French DJ and producer Chloé set up Lumière Noire in 2017, her vision being that the label would act as a vector between artists so they could collaborate with one another.
Spawned out of the club night that she had been running at Rex Club, where she had also holds a residency, the idea for a label seemed like the logical next step, or as Chloé cites it, “the beginning of a new chapter.”
“For me doing the label was the idea to continue something with the artists I was inviting [to the party], or the ones I knew and I liked to play with. I wanted to have a French name, I’m mainly calling my music with English names, so maybe by calling it a French name it was something more personal, or just something I wanted to affirm. Literally, Lumière Noire means dark light, but it is also this fluorescent effect you can find in a club. Lumière Noire is composed with two words in opposition, as I have the feeling the music travels between light and dark. It was also a text written by French poet Andre Breton, from the surrealism movement. I see a relation between electronic music and the surrealists, for me it recalls their automatism, collage and improvisation. I’m interested by Pierre Schaeffer’s approach in musique concrète, or whatever destroys a kind of established aesthetic, I find it very inspiring as it is a kind of freedom in the process of doing music.”
The name is illustrative of the label’s sound, although not constrained to a specific genre or style. Chloé says Lumière Noire is open to many facets, as long as the music stirs something emotional inside her.
“I wanted to release the music I was falling in love with, whatever gender. I never thought the label should be divided under subdivisions or being close into only one proper style. I myself produce some music that can be versatile, from my albums to some collaborations, EPs and remixes. I’m also dealing with this, so for me the label should be an open space in a specific playground. Sometimes I’m thinking about some music to be released on Lumière Noire, but not something to be played out. On the contrary, I sometimes think of a release as completely functional, being an EP for the club. Sometimes I hear demos that I love and I would definitely play them, but don’t see them as a release on my label and I can’t really explain why.”
Her approach to A&R is a simple one - she must have total belief in the music. Every release gives her the same amount of excitement as the next and although each artist has their own style and path, they are always able to meet on that one release.
“I have felt in love with the music we’ve released on the label, this is the main reason why I’m doing this. Morgan Blanc, Sutja Gutierrez, Il est Vilaine, Bajram Bili, Inigo Vontier, Markus Gibb, Moderna y Theus Mago are all artists I respect personally and musically. I felt really excited when I asked some artists I loved to contribute to our Various Artists label compilation « From Above ». I had the chance to have nice contribution from artists; Drvg Cvltvre, who I have followed for a while, French newcomer Theo Muller, who is also an very good DJ, Dave e Brun and Frank Agrario, Benedikt Frey and Lauer, who I’ve invited to play at my label night. There’s a little story behind each track.”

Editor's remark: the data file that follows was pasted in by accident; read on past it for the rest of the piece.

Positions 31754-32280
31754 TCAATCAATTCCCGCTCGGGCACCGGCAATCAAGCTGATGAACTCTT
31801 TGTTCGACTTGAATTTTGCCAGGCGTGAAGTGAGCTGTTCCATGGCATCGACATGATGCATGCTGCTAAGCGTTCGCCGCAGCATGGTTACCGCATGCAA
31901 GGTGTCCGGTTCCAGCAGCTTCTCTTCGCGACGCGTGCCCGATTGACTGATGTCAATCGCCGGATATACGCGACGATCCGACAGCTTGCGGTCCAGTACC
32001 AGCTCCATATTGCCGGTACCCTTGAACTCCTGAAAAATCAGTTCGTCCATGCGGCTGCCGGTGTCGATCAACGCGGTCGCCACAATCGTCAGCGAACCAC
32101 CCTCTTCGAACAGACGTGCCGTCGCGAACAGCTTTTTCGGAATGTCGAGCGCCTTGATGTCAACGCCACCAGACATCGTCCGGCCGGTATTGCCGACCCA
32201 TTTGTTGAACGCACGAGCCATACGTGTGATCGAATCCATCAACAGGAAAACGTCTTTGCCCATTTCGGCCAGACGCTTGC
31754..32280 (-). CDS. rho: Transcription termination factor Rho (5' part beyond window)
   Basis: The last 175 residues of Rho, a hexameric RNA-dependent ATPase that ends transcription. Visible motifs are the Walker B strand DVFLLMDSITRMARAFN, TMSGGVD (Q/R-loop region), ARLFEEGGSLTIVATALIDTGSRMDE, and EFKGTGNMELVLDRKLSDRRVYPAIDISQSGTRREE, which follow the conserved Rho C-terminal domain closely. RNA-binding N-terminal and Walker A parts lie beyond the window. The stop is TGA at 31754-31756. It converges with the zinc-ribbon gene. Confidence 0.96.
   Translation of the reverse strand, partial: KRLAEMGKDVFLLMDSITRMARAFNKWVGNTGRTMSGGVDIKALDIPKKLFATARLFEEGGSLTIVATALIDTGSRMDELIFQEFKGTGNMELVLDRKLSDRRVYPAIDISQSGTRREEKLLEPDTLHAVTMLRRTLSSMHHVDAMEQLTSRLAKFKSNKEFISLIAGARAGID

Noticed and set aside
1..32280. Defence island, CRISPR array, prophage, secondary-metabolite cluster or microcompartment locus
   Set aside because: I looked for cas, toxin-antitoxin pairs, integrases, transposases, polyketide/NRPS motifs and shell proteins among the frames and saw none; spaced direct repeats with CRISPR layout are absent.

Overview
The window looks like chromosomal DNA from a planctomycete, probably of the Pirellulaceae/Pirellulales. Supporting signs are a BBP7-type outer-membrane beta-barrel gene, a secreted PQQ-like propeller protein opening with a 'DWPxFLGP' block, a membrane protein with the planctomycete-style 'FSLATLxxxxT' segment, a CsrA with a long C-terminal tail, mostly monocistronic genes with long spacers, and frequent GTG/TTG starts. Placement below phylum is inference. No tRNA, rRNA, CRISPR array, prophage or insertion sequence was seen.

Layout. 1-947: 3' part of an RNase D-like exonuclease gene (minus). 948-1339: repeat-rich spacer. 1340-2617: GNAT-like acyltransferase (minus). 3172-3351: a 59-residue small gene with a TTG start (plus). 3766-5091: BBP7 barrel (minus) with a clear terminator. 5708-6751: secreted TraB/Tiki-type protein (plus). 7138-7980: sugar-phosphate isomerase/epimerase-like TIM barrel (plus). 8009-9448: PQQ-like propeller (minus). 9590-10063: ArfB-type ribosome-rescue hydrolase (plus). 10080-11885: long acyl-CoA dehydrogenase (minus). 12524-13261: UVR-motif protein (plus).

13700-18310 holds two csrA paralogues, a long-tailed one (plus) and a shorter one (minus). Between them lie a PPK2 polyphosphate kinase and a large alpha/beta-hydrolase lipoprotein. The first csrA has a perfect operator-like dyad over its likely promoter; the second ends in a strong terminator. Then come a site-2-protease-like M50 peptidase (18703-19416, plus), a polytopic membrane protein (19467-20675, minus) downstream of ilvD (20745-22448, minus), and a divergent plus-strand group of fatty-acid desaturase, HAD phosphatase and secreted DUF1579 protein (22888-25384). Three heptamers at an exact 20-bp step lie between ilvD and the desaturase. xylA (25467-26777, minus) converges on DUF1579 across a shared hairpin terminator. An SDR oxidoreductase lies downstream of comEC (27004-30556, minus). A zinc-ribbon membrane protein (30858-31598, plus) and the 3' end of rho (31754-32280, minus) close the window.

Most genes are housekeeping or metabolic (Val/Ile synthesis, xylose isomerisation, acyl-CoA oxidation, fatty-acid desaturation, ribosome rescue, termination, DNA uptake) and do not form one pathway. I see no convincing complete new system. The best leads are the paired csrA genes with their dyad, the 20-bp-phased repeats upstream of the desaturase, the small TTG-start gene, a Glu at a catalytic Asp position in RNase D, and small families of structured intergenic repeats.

She admits she's unsure of the conventional way of running a label in today’s climate, but conventionality has never been her thing anyway. Aside from her early love for bands like Throbbing Gristle, Front 242 and Chris & Cosey, Warp Records played a major role in her musical education, particularly artists like Autechre and Aphex Twin, and it’s their unorthodox approach to producing that she references as an influence.
“I never felt I wanted to make music, or run a label in a conventional way, but I try to shape my sound and character within the music I’m making. The label permits me to do this in an extensive way, outside the music I’m producing and the music I play. At first, I wasn’t sure to do a label when today an artist can release music by their own, where the idea of a label has changed, when we are suppose to think about strategy. We shouldn’t forget to be creative, this is the key at the end of the day, and I’m trying to focus on this. It can be stressful to release an EP or album as we feel responsible for some music that isn’t ours, we just want to make sure it is all done with respect.”
This responsibility also feeds into what she can personally offer the artists who release on Lumière Noire. As a producer herself, feedback on her own pursuits is incredibly important to evolve the process, and this is what she wanted to provide those contributing to the label.
“I am interested in exchanging with some artists, giving feedback about their music, as I myself have some close people who I discuss this with. I myself have questions when I produce music, and it is much easy to do this on music that isn’t mine! It’s also interesting to find a balance in an EP that you feel could work, which artist could remix to bring some tracks or EPs somewhere else. At the end, I find this interesting and fun. The more we do releases, the more I feel confident in the way we are doing the label.”
So what is on the horizon for Lumière Noire? Chloé has a busy schedule ahead…
“The next EP will be by Local Suicide featuring Nicki Fehr and comes with remixes by Smagghe & Cross, Lauer, and Niv Ast. Then we have the part two remix series of my album which includes remixes by Flavien Berger, Marc Houle, Inigo Vontier, and Fort Romeau. On top of that we have lots of other projects in the pipeline.”